From Mme Martin to Pauline - April 1873.

From Mme Martin to Pauline

April 1873

...Marie does nothing but talk about you. If she says two words, one of them is for her “Little Paulin.” She’s always asking me what time it is; then she tells me what you’re doing.

She was so happy with your little letter that she sang this morning. We thought she was cured, but unfortunately she’s not. She still has a fever, and we don’t know exactly when it will be over. This illness is very long, and my poor Marie has a great need for patience. She eats nothing and drinks only broth every two hours. The doctor let’s her have some vermicelli and I made some for her, but she couldn’t eat it. Her father went to catch some fish for her. She wanted some very much, but was only able to try a mouthful. Deep down, I was happy about this because I was afraid it would make her sick.

I’m very upset to see my Marie sick for such a long time and then also to be deprived of my little Pauline, because I don’t think you’ll be able to come for three or four weeks. But, be brave, four weeks will pass quickly. Then, all of us will be so happy. Your father is very pleased with you, and he says you’re very sensible.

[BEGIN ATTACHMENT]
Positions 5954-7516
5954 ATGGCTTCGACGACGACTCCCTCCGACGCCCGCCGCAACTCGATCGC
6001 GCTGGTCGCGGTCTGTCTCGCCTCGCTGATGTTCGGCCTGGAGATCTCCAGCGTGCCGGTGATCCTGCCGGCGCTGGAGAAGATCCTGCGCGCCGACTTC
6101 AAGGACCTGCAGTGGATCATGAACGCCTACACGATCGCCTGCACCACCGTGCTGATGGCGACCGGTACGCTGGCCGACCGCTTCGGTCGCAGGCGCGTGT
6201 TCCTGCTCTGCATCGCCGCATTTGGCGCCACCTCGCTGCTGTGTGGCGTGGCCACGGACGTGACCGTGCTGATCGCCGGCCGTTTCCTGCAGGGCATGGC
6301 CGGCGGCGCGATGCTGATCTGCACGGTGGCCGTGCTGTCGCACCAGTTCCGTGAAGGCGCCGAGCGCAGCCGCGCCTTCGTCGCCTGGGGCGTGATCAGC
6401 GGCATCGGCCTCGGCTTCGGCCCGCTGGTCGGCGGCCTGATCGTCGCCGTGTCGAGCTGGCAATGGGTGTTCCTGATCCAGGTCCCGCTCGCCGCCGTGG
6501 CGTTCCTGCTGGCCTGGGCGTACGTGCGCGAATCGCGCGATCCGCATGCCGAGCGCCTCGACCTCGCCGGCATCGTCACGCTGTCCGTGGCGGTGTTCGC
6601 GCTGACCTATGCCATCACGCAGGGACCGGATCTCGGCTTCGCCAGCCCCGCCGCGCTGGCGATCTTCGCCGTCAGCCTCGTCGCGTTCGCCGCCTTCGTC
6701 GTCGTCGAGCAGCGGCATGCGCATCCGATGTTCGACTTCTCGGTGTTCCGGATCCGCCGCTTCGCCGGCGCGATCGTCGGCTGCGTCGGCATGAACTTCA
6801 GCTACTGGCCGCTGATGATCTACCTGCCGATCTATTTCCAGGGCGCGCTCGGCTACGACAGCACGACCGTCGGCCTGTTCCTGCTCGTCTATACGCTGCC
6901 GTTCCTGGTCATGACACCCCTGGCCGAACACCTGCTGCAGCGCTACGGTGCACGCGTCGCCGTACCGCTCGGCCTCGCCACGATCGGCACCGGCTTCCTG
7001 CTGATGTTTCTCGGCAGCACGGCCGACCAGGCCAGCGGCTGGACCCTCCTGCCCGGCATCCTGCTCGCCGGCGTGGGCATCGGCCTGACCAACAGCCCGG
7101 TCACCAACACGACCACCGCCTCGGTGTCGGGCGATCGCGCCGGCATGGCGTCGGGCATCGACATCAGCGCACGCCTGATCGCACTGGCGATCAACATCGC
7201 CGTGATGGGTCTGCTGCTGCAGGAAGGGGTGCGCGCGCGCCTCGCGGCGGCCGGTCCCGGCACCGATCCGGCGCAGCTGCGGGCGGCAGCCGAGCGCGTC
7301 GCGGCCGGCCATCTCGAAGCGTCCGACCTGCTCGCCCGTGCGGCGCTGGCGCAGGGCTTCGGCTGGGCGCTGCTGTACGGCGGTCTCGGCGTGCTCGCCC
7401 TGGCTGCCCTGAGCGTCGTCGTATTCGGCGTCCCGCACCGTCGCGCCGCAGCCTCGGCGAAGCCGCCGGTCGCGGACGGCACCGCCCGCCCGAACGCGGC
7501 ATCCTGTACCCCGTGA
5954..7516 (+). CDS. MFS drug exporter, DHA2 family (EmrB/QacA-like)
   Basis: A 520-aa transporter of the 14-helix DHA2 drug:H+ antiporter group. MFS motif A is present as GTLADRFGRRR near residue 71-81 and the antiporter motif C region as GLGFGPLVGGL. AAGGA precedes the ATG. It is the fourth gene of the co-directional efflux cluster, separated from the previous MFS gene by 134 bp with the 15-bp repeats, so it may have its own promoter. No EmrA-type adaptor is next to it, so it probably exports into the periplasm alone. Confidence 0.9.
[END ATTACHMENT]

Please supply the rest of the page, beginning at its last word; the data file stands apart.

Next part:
Marie asks that you take all the letters that are in her cabinet for the second course and give them to your aunt. Also, cover her atlas, put it in her cabinet and be as careful as possible, as well as the pictures that are in her style notebook. She also wants you to help yourself to her notebook to write down your expenses, but nothing else. She asks for her “tatting” (a type of lace that is made with little shuttles)cotton and her crochet hook. Send these to me by Monsieur Romet. Finally, she wants me to tell you that tomorrow we’re going to make you a pretty black hat decorated with moiré ribbon and a pretty feather.

There, I think I’ve given you all her messages. But no, she still insists that I ask you if you still have the same place in the refectory and in the dormitory? I’m at her side while I’m writing you. She has an endless number of things to tell you! Though I must finish…. If I listened to her, I’d be here writing all night!

Goodbye, my “Little Paulin”, I’ll see you soon.


© Society of St. Paul / Alba House

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